- Southeastern Grocers will close 20 stores in its Winn-Dixie and Harvey’s footprint, according to Supermarket News. The Jacksonville, Fla.-company also is considering laying off a number of store-level department heads. The publication reported that Southeastern is in talks to refinance its debt.
- The Jacksonville, Fla.-based retailer said the closures were part of a customary portfolio review and in some cases accompany lease expirations or the effects of renovations of neighboring stores. Southeastern Grocers, whose operations also include Bi-Lo, said two Winn-Dixie stores shuttered following flooding in Louisiana will not reopen.
- “From time to time, the successful execution of our strategy will require us to make the difficult decision to close stores,” Southeastern Grocers spokesman Joe Caldwell told Supermarket News in an email.
It seems each month a new retailer is announcing store closings and analysts warn that the rise of online grocery stores, Amazon and discount retailers entering the space more heavily may lead to further closings in the months ahead. Whole Foods announced in February it will close nine stores, while Central Grocers, which filed for Chapter 11 bankruptcy last week, has announced plans to sell some stores and close others. And Kroger announced in March it will cut new-store development, store expansions and relocations in 2017 by 35%.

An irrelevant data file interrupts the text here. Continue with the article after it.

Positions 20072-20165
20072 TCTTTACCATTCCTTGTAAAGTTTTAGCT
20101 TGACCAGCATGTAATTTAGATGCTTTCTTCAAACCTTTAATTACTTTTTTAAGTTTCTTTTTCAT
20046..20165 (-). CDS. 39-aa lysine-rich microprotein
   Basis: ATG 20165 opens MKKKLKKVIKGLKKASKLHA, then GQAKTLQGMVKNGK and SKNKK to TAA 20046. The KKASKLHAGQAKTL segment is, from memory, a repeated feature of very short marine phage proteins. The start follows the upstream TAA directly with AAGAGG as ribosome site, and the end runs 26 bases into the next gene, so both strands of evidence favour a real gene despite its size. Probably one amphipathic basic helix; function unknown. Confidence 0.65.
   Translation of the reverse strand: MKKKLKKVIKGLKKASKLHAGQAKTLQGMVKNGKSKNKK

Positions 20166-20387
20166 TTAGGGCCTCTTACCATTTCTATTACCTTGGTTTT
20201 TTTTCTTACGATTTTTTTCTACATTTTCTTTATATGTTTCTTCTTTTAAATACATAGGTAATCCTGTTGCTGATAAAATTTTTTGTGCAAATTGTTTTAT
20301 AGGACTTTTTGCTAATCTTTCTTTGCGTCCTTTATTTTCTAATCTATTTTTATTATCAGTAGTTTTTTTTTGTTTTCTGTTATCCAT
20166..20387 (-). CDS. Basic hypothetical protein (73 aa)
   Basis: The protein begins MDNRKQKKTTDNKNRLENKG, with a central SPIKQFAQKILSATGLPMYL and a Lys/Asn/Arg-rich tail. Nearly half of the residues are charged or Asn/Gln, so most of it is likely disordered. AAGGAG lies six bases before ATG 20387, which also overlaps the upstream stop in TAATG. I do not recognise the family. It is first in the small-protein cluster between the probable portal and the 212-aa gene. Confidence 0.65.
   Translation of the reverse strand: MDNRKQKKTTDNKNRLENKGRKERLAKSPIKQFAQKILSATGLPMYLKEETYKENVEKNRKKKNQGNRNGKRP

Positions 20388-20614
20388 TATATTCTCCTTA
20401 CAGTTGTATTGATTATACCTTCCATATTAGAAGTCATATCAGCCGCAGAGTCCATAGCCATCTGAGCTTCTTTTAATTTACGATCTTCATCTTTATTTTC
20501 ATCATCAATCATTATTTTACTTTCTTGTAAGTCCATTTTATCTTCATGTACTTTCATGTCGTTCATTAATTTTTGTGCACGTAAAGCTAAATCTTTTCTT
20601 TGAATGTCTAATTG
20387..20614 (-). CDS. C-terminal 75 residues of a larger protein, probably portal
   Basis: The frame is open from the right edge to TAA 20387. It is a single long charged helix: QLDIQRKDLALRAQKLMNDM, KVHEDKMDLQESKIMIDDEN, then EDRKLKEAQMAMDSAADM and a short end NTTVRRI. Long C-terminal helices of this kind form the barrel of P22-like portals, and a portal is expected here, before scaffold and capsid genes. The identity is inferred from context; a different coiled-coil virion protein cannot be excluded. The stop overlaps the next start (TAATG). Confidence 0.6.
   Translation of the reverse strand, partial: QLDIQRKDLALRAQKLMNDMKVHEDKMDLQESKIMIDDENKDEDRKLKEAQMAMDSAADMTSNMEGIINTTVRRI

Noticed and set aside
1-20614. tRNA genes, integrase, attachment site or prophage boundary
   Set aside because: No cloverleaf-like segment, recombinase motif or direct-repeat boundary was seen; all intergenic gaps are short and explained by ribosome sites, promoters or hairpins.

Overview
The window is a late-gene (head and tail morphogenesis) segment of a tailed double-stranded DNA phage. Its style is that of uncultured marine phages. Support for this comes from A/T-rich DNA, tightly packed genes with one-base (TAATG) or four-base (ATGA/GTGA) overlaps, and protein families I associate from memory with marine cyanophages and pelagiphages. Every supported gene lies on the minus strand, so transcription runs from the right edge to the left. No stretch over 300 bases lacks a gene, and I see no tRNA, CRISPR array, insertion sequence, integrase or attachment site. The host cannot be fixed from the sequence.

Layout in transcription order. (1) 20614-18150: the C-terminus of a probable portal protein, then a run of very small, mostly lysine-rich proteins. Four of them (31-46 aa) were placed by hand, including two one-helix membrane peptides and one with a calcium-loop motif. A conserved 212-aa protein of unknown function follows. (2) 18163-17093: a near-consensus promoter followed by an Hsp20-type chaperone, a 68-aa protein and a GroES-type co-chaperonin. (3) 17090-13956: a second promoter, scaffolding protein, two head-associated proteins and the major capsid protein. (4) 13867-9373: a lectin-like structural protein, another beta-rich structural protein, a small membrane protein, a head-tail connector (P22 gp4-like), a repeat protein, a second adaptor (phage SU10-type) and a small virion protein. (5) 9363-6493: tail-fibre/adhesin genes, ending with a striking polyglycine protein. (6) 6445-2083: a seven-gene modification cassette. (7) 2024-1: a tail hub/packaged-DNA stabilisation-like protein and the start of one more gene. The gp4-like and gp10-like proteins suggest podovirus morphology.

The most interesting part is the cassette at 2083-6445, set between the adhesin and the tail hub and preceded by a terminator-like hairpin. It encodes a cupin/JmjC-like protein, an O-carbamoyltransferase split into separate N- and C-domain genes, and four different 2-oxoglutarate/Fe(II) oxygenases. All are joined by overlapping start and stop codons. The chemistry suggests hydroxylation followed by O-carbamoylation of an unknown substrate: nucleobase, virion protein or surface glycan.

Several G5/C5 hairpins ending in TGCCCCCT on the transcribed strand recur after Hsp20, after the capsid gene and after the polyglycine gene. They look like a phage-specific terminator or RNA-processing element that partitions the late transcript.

Those following Southeastern Grocers might see the move as a surprise as the retailer has been moving in an upward direction the past year, renovating stores, starting new flagships and reaching out to niche markets, such as its Fresco Y Mas for the Hispanic consumer.
Leadership at the company said the closings have more to do with a strategic portfolio review than with any perceived trouble, and many of the stores shutting down were close to having their leases expire or were in areas where new stores entered the space. A spokesperson for Southeastern Grocers said sometimes “less is more” and the move is expected to be a good thing for the company as a whole.
With multiple challenges facing grocery stores, companies that are more in tune with customers demands or not saddled with high debt levels are most likely to survive. It remains to be seen just where Southeastern Grocers, which reportedly is in talks of refinancing its debt, will end up. The company has not sat idle amid sweeping changes in the industry, and that at least gives the supermarket operator a fighting chance that has evaded some of its competitors.